1:30pm – What are the effects of resource pulses on mammal species in a changing world?
  • Time: 1:30pm
  • Location: Tikahtnu A
  • Speakers: Ben Dantzer, Stan Boutin, Claudia Bieber, John Paul Williams Soriano, Patrick Bergeron

All mammals experience fluctuations in food availability, but many mammal species
experience periodic or episodic resource pulses, such as carnivores experiencing fluctuations in their prey who exhibit cyclic population dynamics or herbivores whose primary food sources are masting plant species. Mammal species have played a central role in understanding the effects of resource pulses on natural populations. For example, the effects of mast seeding plants that produce seed (conifer seed or acorns) have been studied in mice, squirrels, and boars across the globe. Resource pulses appear to have tremendous effects on their physiology, behavior, and life histories. To date, most work on the effects of resource pulses on mammals has occurred in isolation of one another. We propose to bring together researchers from across the globe who examine different facets of the effects of resource pulses on different mammal species to examine if there are any generalizations that can be made about the consequences of resource pulses for mammalian physiology, behavior, and life histories. Organizers: Ben Dantzer, Lauren Petrullo, Stan Boutin, Jeff Lane, and Andrew McAdam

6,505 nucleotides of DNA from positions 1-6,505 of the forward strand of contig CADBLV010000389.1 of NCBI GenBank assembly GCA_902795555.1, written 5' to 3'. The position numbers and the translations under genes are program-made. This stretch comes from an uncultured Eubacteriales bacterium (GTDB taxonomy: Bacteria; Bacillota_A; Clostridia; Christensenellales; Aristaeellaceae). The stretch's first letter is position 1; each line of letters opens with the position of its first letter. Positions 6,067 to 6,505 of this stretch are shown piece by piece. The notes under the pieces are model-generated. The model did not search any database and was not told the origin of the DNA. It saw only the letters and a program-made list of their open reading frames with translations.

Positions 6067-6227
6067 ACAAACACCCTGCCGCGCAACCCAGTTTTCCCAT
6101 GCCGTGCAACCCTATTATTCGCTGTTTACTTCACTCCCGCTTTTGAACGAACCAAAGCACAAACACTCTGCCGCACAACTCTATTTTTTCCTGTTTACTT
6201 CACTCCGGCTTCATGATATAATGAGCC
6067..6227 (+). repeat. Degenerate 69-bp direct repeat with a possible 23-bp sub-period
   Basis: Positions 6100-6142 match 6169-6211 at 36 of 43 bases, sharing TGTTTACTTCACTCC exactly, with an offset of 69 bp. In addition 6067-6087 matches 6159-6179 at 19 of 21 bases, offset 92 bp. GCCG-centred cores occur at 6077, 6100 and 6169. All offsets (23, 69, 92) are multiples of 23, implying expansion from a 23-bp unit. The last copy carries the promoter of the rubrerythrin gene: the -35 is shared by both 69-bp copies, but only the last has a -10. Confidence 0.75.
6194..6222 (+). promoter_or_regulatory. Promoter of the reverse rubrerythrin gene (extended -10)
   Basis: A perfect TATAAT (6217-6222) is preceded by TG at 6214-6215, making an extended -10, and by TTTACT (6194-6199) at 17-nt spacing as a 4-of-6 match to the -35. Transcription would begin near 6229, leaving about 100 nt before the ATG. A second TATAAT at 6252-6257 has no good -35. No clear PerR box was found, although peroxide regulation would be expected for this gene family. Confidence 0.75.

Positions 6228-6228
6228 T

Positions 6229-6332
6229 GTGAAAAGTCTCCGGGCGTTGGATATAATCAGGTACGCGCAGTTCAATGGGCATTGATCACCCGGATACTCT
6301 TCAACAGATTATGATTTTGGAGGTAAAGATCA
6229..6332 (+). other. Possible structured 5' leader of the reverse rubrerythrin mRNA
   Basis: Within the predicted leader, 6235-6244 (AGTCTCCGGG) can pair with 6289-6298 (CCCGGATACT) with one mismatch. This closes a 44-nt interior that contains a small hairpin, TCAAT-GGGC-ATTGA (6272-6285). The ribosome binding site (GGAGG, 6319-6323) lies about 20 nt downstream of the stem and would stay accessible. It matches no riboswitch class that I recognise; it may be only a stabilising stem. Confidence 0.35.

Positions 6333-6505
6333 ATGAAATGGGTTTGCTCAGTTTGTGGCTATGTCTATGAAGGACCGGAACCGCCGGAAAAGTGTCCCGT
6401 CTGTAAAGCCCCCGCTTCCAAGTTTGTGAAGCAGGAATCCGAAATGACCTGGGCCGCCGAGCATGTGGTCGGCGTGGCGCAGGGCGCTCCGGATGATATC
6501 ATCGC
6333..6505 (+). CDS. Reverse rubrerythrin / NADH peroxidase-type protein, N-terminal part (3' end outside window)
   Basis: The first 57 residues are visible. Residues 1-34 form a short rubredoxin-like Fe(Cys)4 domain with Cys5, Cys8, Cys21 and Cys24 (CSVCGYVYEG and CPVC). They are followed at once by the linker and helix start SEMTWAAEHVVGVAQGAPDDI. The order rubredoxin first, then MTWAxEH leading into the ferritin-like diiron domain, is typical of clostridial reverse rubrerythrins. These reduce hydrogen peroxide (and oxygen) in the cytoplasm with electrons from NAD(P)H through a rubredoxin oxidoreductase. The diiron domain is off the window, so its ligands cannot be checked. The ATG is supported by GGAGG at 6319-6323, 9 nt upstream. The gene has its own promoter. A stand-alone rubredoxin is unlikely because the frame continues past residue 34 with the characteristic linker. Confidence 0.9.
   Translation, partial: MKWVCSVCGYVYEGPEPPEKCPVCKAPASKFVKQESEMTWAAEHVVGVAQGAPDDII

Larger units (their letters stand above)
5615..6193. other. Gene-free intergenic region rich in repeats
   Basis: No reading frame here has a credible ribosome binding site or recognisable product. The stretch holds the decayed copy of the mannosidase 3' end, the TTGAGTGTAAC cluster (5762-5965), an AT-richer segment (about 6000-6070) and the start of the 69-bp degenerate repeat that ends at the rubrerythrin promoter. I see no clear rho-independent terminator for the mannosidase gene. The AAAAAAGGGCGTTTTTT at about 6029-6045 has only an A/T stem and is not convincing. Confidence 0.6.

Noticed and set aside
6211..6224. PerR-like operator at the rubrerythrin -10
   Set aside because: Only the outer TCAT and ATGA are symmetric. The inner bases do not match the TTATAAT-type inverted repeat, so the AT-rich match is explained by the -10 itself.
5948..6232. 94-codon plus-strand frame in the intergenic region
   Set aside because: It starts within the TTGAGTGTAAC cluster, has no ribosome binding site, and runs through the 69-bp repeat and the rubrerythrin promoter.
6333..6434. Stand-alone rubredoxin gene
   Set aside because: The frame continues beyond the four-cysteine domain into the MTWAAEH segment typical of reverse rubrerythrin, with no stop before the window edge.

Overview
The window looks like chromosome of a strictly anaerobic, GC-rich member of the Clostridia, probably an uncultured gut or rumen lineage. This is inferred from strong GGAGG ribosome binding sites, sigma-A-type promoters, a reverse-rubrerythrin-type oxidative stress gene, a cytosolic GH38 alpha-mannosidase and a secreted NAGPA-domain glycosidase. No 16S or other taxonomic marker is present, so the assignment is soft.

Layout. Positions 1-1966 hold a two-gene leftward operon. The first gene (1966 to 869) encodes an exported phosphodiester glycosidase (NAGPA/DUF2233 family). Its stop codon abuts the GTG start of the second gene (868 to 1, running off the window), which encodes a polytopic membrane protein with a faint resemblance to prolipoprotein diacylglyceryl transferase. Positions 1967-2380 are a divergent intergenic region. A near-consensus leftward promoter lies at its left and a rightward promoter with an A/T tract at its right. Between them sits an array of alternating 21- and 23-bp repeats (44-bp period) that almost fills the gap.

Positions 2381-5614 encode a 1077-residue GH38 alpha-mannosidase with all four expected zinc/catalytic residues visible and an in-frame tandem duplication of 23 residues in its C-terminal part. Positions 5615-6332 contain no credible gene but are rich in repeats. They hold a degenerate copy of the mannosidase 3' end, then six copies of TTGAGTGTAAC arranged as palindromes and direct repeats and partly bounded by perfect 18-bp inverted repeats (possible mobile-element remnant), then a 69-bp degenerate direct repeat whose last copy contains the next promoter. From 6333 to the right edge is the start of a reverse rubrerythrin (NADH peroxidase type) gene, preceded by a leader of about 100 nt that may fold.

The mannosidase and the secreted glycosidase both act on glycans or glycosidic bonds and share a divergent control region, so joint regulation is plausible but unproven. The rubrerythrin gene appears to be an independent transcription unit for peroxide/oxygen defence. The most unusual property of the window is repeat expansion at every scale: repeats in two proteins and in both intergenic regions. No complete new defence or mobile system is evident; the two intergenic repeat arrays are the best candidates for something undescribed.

1:30PM – The Relative Contributions of Social Bonds to the Movement of Ungulate Herds
  • Time: 1:30pm
  • Location: Tikahtnu B
  • Speakers: Hila Shamon, Brett Jesmer, Blair Costelloe, Claire Bresnan, Marie-Pier Poulin, William McShea

Many ungulate species, like caribou or wildebeest, move in groups as an evolutionary